Young African writers interested in challenging stereotypes about their continent met in Lagos for two weeks earlier this month for the first of three writers’ laboratories run by Space for Pan-African Research, Creation and Knowledge (Sparck). The organisation has its headquarters at the Africa Centre in Cape Town.
The workshop’s founders and coordinators, Dominique Malaquais and Kadiatou Diallo, set the workshop against the backdrop of two dance festivals in Lagos. Interviews with choreographers and dancers, as well as visits to dance studios, were part of the process. The writers had to observe dance performances, interview artists and critique one another’s writing.
Malaquais is the Paris-based associate editor of locally published literary magazine Chimurenga. She also works as a political scientist with the National Science Research Centre in France and does extensive research in Africa.
“We talked to a Nigerian choreographer, Qudus Onikeku, and he was telling us that there is a real problem with journalism and the arts in Nigeria. But most countries have this problem,” said Malaquais.
“He was saying that it [the problem] is lazy journalism; [that it] doesn’t engage with the arts and that it’s more like promotion. We wanted real dialogue. We had the idea of bringing together writers and artists, not because we’re in the business of creating writers or artists but to give a platform to do self-critical writing.”
Malaquais said that the aim was to “develop young writing. The writer has to break the bonds of habit.”
Diallo is a Cape Town-based visual artist. She said they wanted to challenge dominant voices that write from a skewed Western perspective on Africa. “We want to sustain a conversation and create a network that writers can draw from, that can be a safety net to challenge them. It’s experimental — it’s about engaging,” said Diallo.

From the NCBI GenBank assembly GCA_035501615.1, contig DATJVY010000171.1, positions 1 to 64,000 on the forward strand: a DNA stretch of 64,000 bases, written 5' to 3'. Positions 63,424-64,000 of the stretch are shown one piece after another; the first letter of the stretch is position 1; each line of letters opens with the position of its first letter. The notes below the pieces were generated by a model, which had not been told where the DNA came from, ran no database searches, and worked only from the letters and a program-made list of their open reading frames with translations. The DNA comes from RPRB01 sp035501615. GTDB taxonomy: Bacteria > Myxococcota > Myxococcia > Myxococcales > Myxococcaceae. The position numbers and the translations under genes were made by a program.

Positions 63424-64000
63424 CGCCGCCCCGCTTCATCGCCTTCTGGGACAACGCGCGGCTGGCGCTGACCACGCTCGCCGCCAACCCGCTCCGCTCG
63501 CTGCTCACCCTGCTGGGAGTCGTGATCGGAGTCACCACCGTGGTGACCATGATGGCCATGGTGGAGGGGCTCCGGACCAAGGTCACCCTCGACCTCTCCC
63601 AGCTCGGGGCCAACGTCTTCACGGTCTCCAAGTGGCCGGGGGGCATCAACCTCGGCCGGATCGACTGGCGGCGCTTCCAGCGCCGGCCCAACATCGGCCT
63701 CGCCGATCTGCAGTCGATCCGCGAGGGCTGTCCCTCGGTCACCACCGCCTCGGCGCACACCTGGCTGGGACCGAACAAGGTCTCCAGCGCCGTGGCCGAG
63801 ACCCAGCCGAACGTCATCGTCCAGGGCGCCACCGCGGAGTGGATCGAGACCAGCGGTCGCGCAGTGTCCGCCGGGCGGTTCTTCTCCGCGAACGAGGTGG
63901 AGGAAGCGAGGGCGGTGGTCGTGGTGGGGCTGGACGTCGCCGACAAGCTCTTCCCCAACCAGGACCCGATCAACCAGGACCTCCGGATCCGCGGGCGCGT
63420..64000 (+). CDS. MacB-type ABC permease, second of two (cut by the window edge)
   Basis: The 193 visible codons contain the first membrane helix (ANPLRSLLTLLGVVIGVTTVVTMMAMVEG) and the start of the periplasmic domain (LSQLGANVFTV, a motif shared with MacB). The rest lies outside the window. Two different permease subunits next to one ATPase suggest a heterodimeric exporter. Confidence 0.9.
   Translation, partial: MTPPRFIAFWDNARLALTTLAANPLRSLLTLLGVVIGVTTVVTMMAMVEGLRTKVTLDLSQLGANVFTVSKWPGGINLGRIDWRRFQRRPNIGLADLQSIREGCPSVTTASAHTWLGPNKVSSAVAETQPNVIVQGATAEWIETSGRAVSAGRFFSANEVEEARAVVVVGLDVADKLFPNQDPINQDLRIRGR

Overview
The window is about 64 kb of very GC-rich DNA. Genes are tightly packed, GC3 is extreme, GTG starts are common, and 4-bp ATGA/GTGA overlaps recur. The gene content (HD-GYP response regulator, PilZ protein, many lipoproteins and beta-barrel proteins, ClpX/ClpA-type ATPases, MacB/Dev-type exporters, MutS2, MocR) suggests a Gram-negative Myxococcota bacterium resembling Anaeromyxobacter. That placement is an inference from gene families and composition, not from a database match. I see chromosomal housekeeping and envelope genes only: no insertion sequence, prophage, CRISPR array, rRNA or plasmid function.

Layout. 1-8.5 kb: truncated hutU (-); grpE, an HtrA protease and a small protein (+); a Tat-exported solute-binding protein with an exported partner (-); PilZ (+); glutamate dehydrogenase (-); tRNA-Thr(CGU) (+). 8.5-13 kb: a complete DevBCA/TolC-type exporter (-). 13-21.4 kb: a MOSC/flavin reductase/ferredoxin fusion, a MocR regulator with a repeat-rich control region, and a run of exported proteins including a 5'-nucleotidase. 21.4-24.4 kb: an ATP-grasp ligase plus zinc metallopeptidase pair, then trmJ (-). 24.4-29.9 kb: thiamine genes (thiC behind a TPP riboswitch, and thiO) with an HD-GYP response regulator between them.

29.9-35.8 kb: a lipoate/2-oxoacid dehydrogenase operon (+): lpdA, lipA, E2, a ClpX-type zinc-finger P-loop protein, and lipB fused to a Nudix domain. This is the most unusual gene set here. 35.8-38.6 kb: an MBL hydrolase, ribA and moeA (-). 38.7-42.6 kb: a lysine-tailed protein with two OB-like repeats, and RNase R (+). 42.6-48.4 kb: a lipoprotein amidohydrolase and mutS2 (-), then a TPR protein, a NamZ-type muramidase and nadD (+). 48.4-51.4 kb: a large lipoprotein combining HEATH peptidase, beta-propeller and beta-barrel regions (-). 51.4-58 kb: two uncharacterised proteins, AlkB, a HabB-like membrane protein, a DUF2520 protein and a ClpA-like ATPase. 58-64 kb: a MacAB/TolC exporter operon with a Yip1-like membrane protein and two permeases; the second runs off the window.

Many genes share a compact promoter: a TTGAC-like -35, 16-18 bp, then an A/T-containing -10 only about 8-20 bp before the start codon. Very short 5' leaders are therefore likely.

“We need to think about the dance industry as one that includes the artists and the writers,” said Onikeku. “That means knowing about dance, the arts and politics. Some writers also don’t look at dance as a profession — that’s because of the society they live in.”
Heddy Maalem, a seasoned Algerian-French choreographer based in France, spoke about his disappointment at “the lack of arts writing”.
“You cannot ask each journalist to be an excellent critic and we need more critics,” he said. “In France we have three to five newspapers writing about dance and the size of the reviews is being reduced each year,” Maalem said. “We are in the world of media — you become invisible if there is no article about you in the newspaper or a story on TV.”
He said that he had met few black African journalists writing about dance. He attributed this partly to the “power relationship between the North and South”.
“Money, power and aesthetics are in the North,” Maalem said. “When you are in Europe, France continues to imagine that humanity is white. They think otherness is elsewhere. This is subconscious, but it’s a problem because the point of view of someone living in Paris can’t be the same as someone living in Lagos. We need more Africans writing about the arts,” he said.
London-born creative writer Amanda Epe, whose father is Nigerian and whose mother is Ghanaian, said: “Many of us have closed minds about Africa. We have one perspective and tell one story written from a colonial perspective. We need to write Africa from our perspective. We need to write about the Africa that we see.
“Writers use [outdated] words such as ‘traditional’ and ‘tribal’. Yet Africa is in a global space and this is not reflected in the writing. I have friends who were born in Kenya and Uganda and they’re Indian — they are not black Africans but they call themselves African. That’s what new writing should reflect.”
Other writers are set to join the network through two more workshops — one in Kinshasa and the other in Dakar.
Yazeed Kamaldien attended the workshop in Lagos as a guest of Sparck. For more information, vist: www.africacentre.net/sparck